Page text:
"I guess more than anything, it proves that he's human," McClendon said with a slight smile.
Cabrera's human for falling into the biggest slump since he was a 20-year-old rookie. Yet the work he put in to work his way out of it showed why he has been one of baseball's great hitters.
Cabrera doesn't necessarily feel like he's completely out of his doldrums yet, but he's feeling more like himself as a hitter.
"It's early right now, but you need to step up and try to do better," Cabrera said Sunday, "because you don't want to be like this the whole year."
He said that after a two-hit game Sunday that raised his average to .290. Stretch that over a full season with a pace for more than 120 RBIs, and it's a very good year for 95 percent of Major Leaguers. For a reigning batting champion who has hit .320 or better in six of his eight full Major League seasons, it's a little shy of where he wants to be.
Cabrera expects to get back there. So does McClendon.
"He has his struggles from time to time where he doesn't see the ball as well as he'd like to," McClendon said. "The amazing thing about him, though, is he knows how to grind it and get back out of it."
Evidence of Cabrera's hitting mortality doesn't come up very often at the plate. The way he hit last weekend, it wasn't entirely clear except on the stats sheet as the zeros piled up, the 7s for fly balls to left, the 5-3 groundouts and popouts to second.
Add them up, and Cabrera went 0-for-22 over a six-game stretch, one at-bat shy of the longest 0-fer of his career. He went 0-for-12 with a walk last weekend against the White Sox, a series in which his biggest highlight was his correct observation that the grounds crew had drawn the batter's box too far forward.
The White Sox have always had a good plan against Cabrera. His .258 lifetime batting average against them is 55 points lower than any other American League Central opponent has pitched him, and his .807 OPS off Chicago pitching is his lowest against any AL foe. Still, their ability to seemingly work Cabrera inside without giving up the big drives he usually gets on inside pitches was stellar.
It was good enough that the effects seemed to carry into Kansas City, where Cabrera went hitless against rookie lefty Danny Duffy last Monday.
"In Chicago, I was trying to do too much at home plate, and I screwed up my stance, screwed up my swing," Cabrera said. "I worked in Kansas City. I'm still working now. If I need to, I'll work next week. I'll try and bring my swing more consistent, because I'm swinging at a lot of bad pitches and I have a lot of ground balls to third base. That's not part of my game."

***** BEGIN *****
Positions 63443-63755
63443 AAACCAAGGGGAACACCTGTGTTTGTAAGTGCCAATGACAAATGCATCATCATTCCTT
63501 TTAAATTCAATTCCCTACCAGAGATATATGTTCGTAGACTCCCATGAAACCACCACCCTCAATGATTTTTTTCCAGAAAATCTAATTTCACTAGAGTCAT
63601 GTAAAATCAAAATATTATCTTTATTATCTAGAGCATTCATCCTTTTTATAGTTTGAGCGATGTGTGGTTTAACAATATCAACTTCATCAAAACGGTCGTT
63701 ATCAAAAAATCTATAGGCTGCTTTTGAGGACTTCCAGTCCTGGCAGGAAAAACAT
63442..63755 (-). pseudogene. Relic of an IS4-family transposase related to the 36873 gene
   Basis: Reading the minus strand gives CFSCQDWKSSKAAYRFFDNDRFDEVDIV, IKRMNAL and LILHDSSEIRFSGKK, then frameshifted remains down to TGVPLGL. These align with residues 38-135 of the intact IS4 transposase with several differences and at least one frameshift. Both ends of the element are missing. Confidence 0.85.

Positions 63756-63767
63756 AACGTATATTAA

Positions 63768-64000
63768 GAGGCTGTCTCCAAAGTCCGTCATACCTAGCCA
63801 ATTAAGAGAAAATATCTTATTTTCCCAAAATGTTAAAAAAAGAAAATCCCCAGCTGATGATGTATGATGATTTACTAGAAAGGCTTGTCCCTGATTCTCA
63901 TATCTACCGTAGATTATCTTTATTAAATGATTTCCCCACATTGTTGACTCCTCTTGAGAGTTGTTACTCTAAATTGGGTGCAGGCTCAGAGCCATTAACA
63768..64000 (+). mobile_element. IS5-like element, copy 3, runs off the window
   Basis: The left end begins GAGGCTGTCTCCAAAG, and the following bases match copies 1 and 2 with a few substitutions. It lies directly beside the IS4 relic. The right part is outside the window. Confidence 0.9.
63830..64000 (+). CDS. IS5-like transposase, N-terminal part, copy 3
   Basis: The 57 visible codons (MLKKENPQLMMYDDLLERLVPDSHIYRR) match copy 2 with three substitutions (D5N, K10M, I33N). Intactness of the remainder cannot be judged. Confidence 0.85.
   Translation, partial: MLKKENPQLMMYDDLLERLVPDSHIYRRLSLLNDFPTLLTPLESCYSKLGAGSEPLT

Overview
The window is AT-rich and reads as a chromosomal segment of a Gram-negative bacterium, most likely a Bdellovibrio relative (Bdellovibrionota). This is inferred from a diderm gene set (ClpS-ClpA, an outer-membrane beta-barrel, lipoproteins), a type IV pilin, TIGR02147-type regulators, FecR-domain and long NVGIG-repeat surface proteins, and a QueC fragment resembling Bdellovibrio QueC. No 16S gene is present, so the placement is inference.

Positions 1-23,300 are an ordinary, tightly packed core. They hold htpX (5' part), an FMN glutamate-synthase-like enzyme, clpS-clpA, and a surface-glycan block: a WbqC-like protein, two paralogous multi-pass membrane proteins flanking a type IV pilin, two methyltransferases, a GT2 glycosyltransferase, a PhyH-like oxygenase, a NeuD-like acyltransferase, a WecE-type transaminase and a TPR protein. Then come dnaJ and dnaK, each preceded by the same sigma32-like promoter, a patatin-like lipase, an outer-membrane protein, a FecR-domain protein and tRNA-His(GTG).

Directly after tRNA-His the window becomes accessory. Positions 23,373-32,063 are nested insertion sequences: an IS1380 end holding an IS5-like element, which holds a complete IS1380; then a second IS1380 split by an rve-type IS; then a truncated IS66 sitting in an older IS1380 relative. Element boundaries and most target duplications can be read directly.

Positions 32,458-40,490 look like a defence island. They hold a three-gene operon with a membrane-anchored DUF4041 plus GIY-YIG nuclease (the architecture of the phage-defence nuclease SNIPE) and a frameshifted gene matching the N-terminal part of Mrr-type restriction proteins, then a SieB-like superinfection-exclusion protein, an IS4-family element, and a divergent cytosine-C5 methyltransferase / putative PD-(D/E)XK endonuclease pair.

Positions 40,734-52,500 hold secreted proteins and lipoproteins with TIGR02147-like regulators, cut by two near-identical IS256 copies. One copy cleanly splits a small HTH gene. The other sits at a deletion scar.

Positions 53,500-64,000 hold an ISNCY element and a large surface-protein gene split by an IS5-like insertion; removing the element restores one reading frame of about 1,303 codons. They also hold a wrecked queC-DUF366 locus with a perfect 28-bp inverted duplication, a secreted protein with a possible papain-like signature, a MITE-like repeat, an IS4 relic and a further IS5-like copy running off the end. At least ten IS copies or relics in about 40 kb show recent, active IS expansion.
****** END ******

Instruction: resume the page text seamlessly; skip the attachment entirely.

It happens, even to great hitters like Cabrera, but it's rare. Ichiro Suzuki had an 0-for-21 slump in 2005, the year after he won the batting title with a .372 average. Carlos Gonzalez had an 0-for-25 stretch last April after winning the National League batting crown the previous year.
Cabrera had his ups and downs as a rookie, but his longest hitless streak after that first season was an 0-for-16 streak in 2007, his final year in Florida. It was an odd look for someone with so much natural hitting ability, especially to hit the ball so hard to the opposite field.
Cabrera's ability is evident just watching him. It's so easy to spot that the work he puts in on hitting gets overshadowed.
When asked how much video work Cabrera puts in, McClendon paused.
"Miguel looks at video from time to time, but most of the video is in his head," McClendon said. "He's very unique in that manner. We can talk about a situation that happened last year, versus [Jered] Weaver in Anaheim, 2-1 count, and he'll know exactly what I'm talking about. It's just absolutely amazing, his memory for pitchers, what they did, what they tried to in certain situations. That's what makes him great.
"That's the trait you find in the great hitters. The rest of us are watching black-and-white [television]. He's watching 60-inch, high-definition Trinitron. He's watching a little different TV than we're watching."
Just as important, Cabrera translates that to the plate with repetitions.
"We got a lot of extra work in, a lot of hitting, trying to get my bat speed more quick," Cabrera said, "because we're facing a lot of tough pitchers right now. They're going to throwing 95, 97 [mph]."
Cabrera's hitless streak ended on a simple line-drive single to left. As he rolled into first base, he asked for the ball as a joke. Cabrera proceeded to go on an 8-for-16 tear, though a home run last Saturday was the only extra-base hit during the stretch. Many of those hits went to left and center field.
Cabrera's drive off the right-field fence Sunday, though it ended with him getting thrown out at second base, looked more like his typical form. When the game was over, he was looking forward to a day off to rest.
His hitting coach is looking forward to what's next.
"In a way, it's good, because it brought some things to light that he needed to work on," McClendon said. "And I think when we face those guys again, he'll be better because of it."